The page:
In the first post in this series on evangelism, I wrote about the temptation to view evangelism as an exercise of relational power. What could begin as a legitimate mission of spreading the gospel can quickly run amuck when we choose to carry this mission out by means of manipulation, superiority, and inflexibility in terms of how we view “the church” and “the world.” I argue that much of this is due to a misguided priority we place on protecting the institutional church at all costs.
In the second post in this series, I argue that the way we view the idea of Radical Hospitality can serve as an example of our practice of evangelism from a posture of power and superiority. This practice of existing as the church is a fundamental testimony of the God who calls and welcomes us together. When it is used as a means of attractional evangelism, however, it becomes nothing more than a polite ploy to bring people into our church buildings.
In moving toward my own understanding of evangelism in a contemporary society, I want to begin by defining the practice evangelism in terms of narrative.
If we are to have any hope of redefining the practice of evangelism in a contemporary society, we have to begin by understanding what exactly evangelism is in light of the overall life of the church. To do this, we must talk in terms of narrative, or story, both for us as individuals as well as the church and even creation as a whole.
For any activity or practice to be understood, or explained, it must be considered within its appropriate context. As Bryan Stone points out, “narrative is an intrinsically historical genre that embodies the unity of a life across time and points toward some end, or telos” (Stone 2007:39) Therefore, we can argue that to become a Christian is to join a story and to allow that story to begin to narrate our lives. In other words, conversion is the process whereby I grow to understand my personal story in light of the gospel story–past, present, and future. It is the reorienting of our lives as we gradually exchange our story as we’ve always understood it for a new story, born out of the light of the love and grace of God.
I emphasize the term process because more times than not we not converted in a single moment or event, but we are instead gradually changed–transformed if you will–into something new over time and through practice.
One way we have to understand evangelism in terms of narrative is to address how we see ourselves in light of the larger story of history and creation. We must ask ourselves whether the church merely a collection of individuals who happen to be sojourning at the same time and in the same place, or is the church something larger? I would argue for the latter. In order to further the process of conversion, we must shift away from our modern notion that the individual is at the center of creation and social order and see ourselves in light of the much larger story of history and creation.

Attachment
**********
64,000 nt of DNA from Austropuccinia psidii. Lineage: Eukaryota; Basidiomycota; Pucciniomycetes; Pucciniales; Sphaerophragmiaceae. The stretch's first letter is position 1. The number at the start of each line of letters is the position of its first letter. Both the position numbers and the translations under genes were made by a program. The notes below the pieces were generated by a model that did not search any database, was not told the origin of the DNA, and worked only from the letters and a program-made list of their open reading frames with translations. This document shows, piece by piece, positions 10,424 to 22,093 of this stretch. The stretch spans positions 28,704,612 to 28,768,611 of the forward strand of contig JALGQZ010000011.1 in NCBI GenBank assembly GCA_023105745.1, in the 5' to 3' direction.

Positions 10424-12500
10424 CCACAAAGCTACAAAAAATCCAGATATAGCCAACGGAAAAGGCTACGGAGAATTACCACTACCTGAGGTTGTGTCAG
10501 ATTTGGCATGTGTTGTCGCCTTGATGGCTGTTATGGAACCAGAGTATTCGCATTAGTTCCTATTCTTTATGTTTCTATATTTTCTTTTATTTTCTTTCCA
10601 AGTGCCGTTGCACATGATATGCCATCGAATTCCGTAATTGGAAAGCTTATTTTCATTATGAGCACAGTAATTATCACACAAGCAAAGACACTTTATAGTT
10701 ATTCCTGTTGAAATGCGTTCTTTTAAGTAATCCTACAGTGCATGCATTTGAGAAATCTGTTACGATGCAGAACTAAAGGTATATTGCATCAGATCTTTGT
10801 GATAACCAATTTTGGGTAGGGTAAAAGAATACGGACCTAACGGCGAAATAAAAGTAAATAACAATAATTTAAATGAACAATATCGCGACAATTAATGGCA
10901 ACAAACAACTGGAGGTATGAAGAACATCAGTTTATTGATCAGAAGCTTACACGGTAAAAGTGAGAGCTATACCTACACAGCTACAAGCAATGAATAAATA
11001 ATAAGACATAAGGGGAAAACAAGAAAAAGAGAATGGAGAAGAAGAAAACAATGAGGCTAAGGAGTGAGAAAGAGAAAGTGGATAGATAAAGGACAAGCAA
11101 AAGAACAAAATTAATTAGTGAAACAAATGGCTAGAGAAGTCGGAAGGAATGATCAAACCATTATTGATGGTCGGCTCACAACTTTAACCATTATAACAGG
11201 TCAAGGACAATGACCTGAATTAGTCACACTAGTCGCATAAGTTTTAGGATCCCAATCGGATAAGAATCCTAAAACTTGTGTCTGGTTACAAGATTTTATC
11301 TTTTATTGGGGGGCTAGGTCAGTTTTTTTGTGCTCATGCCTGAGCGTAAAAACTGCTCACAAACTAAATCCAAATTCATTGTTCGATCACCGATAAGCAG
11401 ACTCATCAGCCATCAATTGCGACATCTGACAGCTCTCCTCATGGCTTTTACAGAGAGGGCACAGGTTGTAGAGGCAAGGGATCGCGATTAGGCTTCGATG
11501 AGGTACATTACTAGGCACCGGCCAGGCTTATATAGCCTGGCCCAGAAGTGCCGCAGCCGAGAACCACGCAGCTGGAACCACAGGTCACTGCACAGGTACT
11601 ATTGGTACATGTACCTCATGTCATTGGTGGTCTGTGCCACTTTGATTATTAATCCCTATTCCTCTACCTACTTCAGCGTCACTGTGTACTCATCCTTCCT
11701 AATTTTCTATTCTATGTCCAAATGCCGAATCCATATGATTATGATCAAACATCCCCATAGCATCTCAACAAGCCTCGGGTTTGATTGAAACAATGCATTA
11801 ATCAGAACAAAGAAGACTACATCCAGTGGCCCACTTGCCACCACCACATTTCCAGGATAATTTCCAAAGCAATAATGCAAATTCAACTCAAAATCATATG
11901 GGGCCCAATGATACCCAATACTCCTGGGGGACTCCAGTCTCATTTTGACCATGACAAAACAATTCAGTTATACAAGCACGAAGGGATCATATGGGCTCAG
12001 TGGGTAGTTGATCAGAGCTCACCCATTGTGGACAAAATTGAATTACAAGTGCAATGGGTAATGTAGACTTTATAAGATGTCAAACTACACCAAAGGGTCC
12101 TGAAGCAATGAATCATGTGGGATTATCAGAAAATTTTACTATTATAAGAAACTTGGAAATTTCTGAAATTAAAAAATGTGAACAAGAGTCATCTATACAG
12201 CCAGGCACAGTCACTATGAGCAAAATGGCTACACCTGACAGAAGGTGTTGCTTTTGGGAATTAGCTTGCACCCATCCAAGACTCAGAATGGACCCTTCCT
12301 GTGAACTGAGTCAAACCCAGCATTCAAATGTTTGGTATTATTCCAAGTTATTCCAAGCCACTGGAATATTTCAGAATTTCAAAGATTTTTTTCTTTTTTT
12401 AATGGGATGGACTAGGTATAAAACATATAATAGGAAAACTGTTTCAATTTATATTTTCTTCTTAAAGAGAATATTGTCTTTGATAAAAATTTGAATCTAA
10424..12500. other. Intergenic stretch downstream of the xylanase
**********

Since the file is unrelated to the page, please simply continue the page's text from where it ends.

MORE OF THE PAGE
In the end, we have to ultimately view our narrative in terms of where it will end. The telos of any narrative plays the guiding role of how the story ends. As Christians, we believe the telos, or ending, of the story of creation is salvation: humanity and creation fully restored; God’s shalom. It is quite literally the kingdom of God being revealed on earth.
Salvation is understood as both a present and future possibility. It is a future possibility because we recall that time will end with the culmination of “a new heaven and a new earth”–one where God has triumphed over tears, pain, sorrow, weeping, and death (read Revelation 21:1-6). It is the end, or telos, that narrates where we are headed.
But salvation is also very present in our current time. It’s what happens when love, grace, forgiveness, reconciliation, and ultimate unity triumph in a world that would offer a different trajectory of its story. Salvation offered by God to the world is not a set of ideas that people then are able to deem as credible or incredible. Salvation in this life is quite literally a community that finds its life source in its being shared together, and with the world, and into which people are invited to be welcomed and incorporated by the Holy Spirit. It’s a visible expression of life as it was meant to be from the beginning of creation–shared together in union with all people and creation. The church is made capable of witnessing to God’s salvation only when it becomes a witness itself. In this, the story of salvation becomes the message expressed and made visible to the entire world; one that goes well beyond programs, cliches, “attractional” emphases.
Next Post: Evangelism Beyond “Conservative” and “Liberal” Approaches